SEOUL, June 12 (Reuters) - South Korea has struck deals with Kazakhstan to allow its firms to explore for critical minerals in the Central Asian state, it said on Wednesday, as the home to major chip producers and leading carmaker Hyundai moves to diversify its supply chains.

South Korean President Yoon Suk Yeol is on a state visit to Kazakhstan following a similar trip to Turkmenistan this week, and ahead of a visit to Uzbekistan.

Wednesday's memorandum of understanding on critical minerals supply chains will allow South Korean companies to take part in exploration for lithium, chrome, uranium and rare earth development, the industry ministry said.

South Korea is home to semiconductor producers and the world's fifth-largest automaker Hyundai Motor Group, which is making a push for electrification. Stable supply of critical minerals is considered crucial, as the country lacks natural resources, and it is one of the world's largest energy buyers.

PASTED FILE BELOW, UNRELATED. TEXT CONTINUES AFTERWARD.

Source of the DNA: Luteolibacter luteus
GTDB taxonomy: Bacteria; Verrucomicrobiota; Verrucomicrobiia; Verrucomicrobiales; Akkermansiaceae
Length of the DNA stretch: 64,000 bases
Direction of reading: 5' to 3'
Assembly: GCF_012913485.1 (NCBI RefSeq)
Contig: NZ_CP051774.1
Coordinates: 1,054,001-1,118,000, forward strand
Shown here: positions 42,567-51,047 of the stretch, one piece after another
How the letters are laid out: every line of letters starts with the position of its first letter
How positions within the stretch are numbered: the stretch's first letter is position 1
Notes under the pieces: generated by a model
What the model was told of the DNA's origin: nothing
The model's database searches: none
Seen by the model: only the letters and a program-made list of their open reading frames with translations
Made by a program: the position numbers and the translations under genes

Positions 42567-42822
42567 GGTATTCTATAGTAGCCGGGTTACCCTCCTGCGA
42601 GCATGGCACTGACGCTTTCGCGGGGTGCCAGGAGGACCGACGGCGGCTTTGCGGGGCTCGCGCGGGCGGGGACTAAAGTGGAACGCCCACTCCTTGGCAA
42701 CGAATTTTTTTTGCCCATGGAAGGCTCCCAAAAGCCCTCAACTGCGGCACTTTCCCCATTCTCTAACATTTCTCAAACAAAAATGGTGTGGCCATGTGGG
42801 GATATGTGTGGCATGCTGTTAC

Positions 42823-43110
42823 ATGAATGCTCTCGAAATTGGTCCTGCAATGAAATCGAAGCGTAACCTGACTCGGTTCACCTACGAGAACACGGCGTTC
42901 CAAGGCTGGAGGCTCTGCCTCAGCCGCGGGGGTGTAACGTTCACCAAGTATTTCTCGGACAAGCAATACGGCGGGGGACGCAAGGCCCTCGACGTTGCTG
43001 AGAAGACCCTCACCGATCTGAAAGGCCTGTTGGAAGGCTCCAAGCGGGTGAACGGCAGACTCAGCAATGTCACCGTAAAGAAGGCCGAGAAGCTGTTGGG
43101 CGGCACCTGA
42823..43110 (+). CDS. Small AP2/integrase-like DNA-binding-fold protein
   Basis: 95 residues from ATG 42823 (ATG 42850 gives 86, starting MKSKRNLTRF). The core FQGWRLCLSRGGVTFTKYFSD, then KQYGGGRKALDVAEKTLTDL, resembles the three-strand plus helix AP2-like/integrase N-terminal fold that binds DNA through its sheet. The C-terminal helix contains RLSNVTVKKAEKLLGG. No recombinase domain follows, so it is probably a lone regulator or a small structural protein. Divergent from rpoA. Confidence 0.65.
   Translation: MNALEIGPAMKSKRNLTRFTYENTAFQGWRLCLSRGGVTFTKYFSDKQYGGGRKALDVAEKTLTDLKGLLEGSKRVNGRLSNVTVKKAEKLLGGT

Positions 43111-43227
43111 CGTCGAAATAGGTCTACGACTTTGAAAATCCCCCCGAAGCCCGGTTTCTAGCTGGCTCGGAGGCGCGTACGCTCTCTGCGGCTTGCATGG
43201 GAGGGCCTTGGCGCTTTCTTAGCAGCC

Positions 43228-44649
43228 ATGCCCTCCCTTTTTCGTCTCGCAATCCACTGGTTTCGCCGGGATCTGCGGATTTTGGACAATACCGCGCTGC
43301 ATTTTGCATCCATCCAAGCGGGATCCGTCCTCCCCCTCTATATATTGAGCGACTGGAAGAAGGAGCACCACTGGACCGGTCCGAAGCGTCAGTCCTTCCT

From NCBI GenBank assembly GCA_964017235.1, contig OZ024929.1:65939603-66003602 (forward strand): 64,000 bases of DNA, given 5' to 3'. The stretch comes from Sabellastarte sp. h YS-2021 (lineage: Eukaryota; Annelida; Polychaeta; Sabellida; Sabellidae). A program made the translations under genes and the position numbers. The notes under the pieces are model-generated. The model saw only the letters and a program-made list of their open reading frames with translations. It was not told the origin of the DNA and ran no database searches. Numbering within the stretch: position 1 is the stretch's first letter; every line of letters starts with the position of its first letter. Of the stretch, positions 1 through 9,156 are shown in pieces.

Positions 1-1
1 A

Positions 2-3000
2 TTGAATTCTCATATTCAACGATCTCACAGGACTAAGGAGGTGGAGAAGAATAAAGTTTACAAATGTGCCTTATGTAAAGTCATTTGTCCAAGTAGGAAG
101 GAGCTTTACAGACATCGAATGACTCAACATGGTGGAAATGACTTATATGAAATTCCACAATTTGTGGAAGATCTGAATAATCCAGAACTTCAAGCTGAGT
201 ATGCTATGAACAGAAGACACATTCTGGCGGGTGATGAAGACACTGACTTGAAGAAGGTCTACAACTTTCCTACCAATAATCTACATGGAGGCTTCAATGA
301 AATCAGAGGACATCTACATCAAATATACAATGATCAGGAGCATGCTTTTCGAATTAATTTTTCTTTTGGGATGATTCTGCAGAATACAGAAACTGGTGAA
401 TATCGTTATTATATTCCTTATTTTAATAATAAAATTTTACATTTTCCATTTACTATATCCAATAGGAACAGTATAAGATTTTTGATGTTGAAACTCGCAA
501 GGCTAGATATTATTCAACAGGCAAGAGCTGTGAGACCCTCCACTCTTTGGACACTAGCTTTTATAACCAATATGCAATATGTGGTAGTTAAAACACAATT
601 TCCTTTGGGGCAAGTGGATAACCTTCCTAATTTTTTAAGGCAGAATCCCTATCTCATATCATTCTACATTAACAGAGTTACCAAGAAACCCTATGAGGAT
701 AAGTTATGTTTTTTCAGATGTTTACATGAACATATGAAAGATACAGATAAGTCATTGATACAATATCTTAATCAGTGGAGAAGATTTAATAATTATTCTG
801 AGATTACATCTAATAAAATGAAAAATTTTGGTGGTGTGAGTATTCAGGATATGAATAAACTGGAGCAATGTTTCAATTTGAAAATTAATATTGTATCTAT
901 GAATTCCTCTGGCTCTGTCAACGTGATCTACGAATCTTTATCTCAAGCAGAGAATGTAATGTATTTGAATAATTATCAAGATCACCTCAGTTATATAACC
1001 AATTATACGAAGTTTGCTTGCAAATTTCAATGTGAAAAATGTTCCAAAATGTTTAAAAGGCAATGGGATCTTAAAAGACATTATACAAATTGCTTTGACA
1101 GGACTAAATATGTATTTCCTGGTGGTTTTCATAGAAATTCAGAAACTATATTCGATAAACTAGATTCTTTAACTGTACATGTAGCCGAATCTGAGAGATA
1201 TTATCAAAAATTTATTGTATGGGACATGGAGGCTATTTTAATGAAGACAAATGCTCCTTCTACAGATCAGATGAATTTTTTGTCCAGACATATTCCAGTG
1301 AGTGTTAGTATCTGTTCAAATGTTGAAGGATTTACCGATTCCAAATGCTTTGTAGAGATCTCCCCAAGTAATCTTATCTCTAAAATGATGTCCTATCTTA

Speaking after his summit with Kazakh President Kassym-Jomart Tokayev in Astana, Yoon said the deal had been struck "as we pursue becoming a global pivotal state", with Kazakhstan's growth policy "more important than ever as we face complex global crises and uncertainty".

During Yoon's visit this week South Korea and Turkmenistan also signed agreements on energy resources development, which his office has said could lead to about $6 billion in orders.

They included South Korean builder Hyundai Engineering signing agreements with Turkmenistan's state gas company and chemical company.

The two countries will cooperate on the additional development of Galkynysh gas field and the restoration of a polymer plant in Turkmenistan, Hyundai Engineering said in a statement late on Tuesday.

Earlier this month, South Korea hosted its first summit with the leaders of 48 African nations, looking to tap the continent's mineral resources and potential as an export market. (Reporting by Jack Kim and Joyce Lee; Editing by Jan Harvey)